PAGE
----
The strawberry patch was gone, for one thing.  I loved going out into the field and picking strawberries with my grandmother.

In addition to the strawberry patch there was a whole wall of blackberries that, when I was older, I loved picking with Karen or with my cousins.  We would bring a bucket into the laundry room of the house, where, later, my grandmother would make a pie.  She always had Lorna Doone cookies out there and I liked to sneak in and take 2 cookies and squish blackberries between them.  No wonder I was on my first diet at age 10.  Picking blackberries was always fraught with fear because there were lots of bees trying to compete for access to the blossoms.

There was a chicken house near the corn field and my grandfather, who was not a very kid-friendly grandpa (had too many kids of his own, I guess -- 11 in all!) would let me go into the chicken coop with him to collect eggs.  I mostly remember him taking me into the little house where he kept the baby chicks.  I don't know what he did when they grew up, whether they went into the group or were served for dinner.  I only saw them when they were little and cute.

My grandmother was a greawt reader and belonged to the Book of the Month Club.  In December, when her grandchildren came to visit, she let us take one of her books.  I remember that I chose "The Tontine," because it was  2 volume book and so I got two books istead of one, though I don't think I ever read it.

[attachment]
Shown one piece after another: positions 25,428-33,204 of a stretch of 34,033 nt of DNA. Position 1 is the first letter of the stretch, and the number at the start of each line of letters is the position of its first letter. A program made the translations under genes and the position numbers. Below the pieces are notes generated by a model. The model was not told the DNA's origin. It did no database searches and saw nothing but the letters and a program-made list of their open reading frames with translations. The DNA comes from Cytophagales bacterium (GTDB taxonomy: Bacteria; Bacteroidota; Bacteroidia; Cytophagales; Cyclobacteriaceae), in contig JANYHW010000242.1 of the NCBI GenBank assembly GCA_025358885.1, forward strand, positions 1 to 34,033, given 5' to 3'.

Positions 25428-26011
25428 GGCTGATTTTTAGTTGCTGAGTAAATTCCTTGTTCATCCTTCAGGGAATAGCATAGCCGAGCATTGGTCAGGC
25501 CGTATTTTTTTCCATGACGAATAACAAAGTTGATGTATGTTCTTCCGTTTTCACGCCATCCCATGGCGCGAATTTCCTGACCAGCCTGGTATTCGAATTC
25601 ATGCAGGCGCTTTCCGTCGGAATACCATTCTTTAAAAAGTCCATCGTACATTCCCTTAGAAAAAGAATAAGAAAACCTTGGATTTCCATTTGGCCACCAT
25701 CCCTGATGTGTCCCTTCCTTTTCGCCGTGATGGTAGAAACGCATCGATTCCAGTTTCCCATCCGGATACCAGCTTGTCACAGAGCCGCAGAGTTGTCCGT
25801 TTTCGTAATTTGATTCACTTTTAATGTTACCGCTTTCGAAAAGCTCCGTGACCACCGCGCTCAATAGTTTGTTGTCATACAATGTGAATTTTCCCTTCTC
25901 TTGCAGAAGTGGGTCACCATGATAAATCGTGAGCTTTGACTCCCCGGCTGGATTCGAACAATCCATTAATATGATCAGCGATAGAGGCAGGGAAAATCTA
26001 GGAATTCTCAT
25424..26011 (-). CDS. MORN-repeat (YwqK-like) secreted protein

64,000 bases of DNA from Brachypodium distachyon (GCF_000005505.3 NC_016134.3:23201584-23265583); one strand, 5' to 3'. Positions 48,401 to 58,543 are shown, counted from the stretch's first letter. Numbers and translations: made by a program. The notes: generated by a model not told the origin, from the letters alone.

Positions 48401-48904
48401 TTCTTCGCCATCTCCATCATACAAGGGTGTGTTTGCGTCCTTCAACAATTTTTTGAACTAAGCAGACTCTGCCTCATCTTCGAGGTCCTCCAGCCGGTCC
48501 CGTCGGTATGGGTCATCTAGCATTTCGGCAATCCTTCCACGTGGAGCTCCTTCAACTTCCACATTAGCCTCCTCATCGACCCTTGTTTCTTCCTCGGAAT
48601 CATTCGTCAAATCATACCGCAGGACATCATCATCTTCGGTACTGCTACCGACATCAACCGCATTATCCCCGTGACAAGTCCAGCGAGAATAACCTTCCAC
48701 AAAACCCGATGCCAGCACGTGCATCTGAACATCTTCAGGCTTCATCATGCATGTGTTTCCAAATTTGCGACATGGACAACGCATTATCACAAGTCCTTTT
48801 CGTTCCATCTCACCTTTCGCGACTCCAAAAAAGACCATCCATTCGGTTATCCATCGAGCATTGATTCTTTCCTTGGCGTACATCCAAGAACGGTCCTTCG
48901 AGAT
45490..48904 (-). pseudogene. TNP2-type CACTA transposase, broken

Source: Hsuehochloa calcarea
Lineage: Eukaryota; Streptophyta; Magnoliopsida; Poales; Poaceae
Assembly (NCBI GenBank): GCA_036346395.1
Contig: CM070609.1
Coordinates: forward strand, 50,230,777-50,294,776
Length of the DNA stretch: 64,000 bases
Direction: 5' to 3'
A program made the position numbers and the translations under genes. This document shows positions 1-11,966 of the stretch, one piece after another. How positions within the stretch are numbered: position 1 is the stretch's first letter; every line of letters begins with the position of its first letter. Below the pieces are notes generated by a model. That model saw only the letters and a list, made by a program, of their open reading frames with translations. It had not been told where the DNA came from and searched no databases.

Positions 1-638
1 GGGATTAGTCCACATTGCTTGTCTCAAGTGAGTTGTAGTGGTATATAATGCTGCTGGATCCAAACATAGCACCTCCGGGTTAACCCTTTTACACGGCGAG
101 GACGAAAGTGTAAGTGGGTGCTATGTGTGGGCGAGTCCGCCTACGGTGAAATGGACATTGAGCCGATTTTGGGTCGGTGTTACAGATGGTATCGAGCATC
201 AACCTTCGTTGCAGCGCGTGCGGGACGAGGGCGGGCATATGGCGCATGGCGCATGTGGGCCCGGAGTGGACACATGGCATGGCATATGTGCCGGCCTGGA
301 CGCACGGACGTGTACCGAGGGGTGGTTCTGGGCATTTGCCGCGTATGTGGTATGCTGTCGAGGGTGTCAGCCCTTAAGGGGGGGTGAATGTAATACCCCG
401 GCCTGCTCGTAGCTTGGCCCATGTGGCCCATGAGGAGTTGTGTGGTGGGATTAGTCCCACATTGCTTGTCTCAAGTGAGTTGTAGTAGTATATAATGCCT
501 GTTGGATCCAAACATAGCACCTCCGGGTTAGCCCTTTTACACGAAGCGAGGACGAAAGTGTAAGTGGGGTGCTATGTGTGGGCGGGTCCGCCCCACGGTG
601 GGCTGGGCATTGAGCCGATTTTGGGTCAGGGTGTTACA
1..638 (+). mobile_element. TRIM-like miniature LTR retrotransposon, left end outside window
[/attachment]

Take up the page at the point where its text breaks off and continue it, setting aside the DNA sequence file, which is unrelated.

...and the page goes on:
As my grandparents got older, they converted more of their property into housing.  Two of my aunts had houses built on the land. 

In front of my aunt Betsy's house was a big tree that was great for climbing.  Peach and I sat up in that  tree for hours, eating green apples from Grandma's tree, and discussing what was going on in our lives.

When my grandfather died, his ashes were buried under a tree near the house.  My grandmother eventually moved in with one of my aunts, who lived next door to us in San Francisco.  As her mental capacity diminished she eventually was moved to Napa State Hospital where she ultimately died.  After her death, we went back to the house, supposedly to  look around.  The new owners were very happy to have us there and while we were talking with them about the changes they had made, and sharing our memories of the house, someone from our group snuck down to the tree where our grandfather was buried and scattered our grandmother's ashes.

I think the last time I was at the house (which I can barely recognize any more, it's so much like a suburb there), Peach and I had our picture taken under "our" tree.  No way either one of us could climb it then, but it was nice to visit it again.

As much time as we spent with my father's parents, the memories I treasure the most were the days we spent with my mother's parents.

 

PHOTO OF THE DAY

Getting ready for her trip to the Western Nationals.